Aces on Bridge — Daily Columns

The Aces on Bridge: Monday, April 27th, 2015

The remedy is worse than the disease.

Francs Bacon

South North
East-West ♠ A Q 5
 J 9 5
 5 2
♣ K Q 10 7 4
West East
♠ 8 4 3
 K 8 4
 K Q J 10 3
♣ 9 2
♠ 7 2
 Q 10 7 2
 9 8 7 4
♣ A 5 3
♠ K J 10 9 6
 A 6 3
 A 6
♣ J 8 6
South West North East
1 ♠ Pass 2 ♣ Pass
2 ♠ Pass 4 ♠ All pass


As declarer there are worse things that could happen to suffering a ruff. Consider today’s deal, which came up in a Swiss Teams match, both declarers reached the contract of four spades. One declarer won the diamond lead and led a low club from hand to West’s nine and dummy’s king. East worked out to hold off, and declarer was now worried enough by the threat of a club ruff to draw all the trump.

Then he led a club to the 10, but East held off again, and now he was left with a club and three red suit losers, since there was no entry to the board.

In the other room the lead was the same. The diamond king went to the ace, and now came a club to the king, ducked again. Next came the spade ace, and a spade to the jack.

But the second declarer judged correctly when he reverted to clubs. West could receive a club ruff, and cash his long diamond, but declarer could win the heart ace and cross to dummy with the spade queen to take dummy’s two club winners, on which he could discard both his heart losers.

This deal reinforces the importance of giving count as a defender when you think your partner needs to know how many cards you have in a suit. Be aware that sometimes count helps declarer more than your partner; deciding which situation you are in is not that easy a task.

Although there are unlikely scenarios in which a top diamond could be right, if declarer is threatening to build the hearts or spades for a discard, I suspect a diamond will cost more often than it would gain. Put me down for a mundane small heart lead – and not the heart seven or nine under any circumstances.


♠ Q 10 3 2
 9 7 4
 K Q 10 3
♣ 8 5
South West North East
    3 5 ♣
All pass      

For details of Bobby Wolff’s autobiography, The Lone Wolff, contact If you would like to contact Bobby Wolff, please leave a comment at this blog. Reproduced with permission of United Feature Syndicate, Inc., Copyright 2015. If you are interested in reprinting The Aces on Bridge column, contact


jim2May 11th, 2015 at 12:05 pm

On BWTA, did that come from actual play?

I learned to play bridge in the late 1950s, and I do not think I have ever seen that bidding sequence.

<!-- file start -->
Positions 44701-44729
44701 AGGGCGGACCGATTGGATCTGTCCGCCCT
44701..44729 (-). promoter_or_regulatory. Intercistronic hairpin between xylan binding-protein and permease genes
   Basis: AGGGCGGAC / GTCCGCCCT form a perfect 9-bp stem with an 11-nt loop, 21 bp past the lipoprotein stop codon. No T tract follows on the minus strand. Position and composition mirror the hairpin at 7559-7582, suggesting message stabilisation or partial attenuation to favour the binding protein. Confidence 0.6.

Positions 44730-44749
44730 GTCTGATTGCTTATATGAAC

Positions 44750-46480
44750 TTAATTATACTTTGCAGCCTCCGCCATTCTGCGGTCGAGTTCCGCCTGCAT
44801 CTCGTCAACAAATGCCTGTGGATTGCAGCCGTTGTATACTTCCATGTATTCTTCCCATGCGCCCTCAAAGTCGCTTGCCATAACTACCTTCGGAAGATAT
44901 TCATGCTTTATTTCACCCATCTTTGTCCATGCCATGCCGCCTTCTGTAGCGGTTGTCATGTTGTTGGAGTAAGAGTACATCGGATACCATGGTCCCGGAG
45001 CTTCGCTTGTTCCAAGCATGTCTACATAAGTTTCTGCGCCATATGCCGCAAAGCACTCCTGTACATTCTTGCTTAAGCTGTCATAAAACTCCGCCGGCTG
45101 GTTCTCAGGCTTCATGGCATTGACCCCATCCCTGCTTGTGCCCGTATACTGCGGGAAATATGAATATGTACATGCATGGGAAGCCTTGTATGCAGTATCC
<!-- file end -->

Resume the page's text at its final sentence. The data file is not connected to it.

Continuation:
Bobby WolffMay 11th, 2015 at 12:58 pm

Hi Jim2,

Yes, that is an unusual sequence with East probably holding something like:
s, K, h, void, d. AJ9x, c. KQJ10xxxx and attempted to show partner about a 91/2-10 trick hand with clubs the extremely likely best trump suit.

Since a mere 4 club effort (probably 2nd choice) leaves room for competitive 4 level bidding around the table with possibly a slow penalty double by partner of LHO’s hypothetical raise to 4 hearts not an attractive situation to encounter.

And BTW, until an opponent can take East to a committee for failure to take a relatively fast double out to 5 clubs (if he so chooses), our judicial system will continue to be severely flawed and subject to undue influence by our very best players under the guise of hero worship or worse, professional connections.

Add that to noting that many good to better than good, lurking partnerships often know their partner’s tendencies and, of course, in the heat of battle, fall to temptation and take advantage.

I know that you didn’t comment with that in mind, but consider it a thought and worth pondering, something our laws contingent (not like yesteryear, much too scarce) is not forward nor sophisticated enough, thinking about.

No, the BWTA, as well as I can remember, did not originate in actual play.

Iain ClimieMay 11th, 2015 at 5:55 pm

Hi Bobby,

Shouldn’t east be less trusting here. If declarer is letting him give partner a ruff, something odd is happening and he should refrain. I’m not so sure about not signalling as west, though, as then east will surely take the CA on the second round and try a heart through.



Bobby WolffMay 11th, 2015 at 11:05 pm

Hi Iain,

Your strategy is impeccable, however there is little the defense can do about it, once the declarer does not draw that precious third trump except take the ruff and save an overtrick.

No doubt, especially in a good bridge game, when one side or the other offers what could be a free trick to the opposition it is usually wise not to take the bait. Here, since there is nothing to gain, might as well salvage what one can. Of course the opponent’s cards are not transparent and possibly with a different layout it could be wise to tap the dummy (if declarer somehow has a 3rd diamond).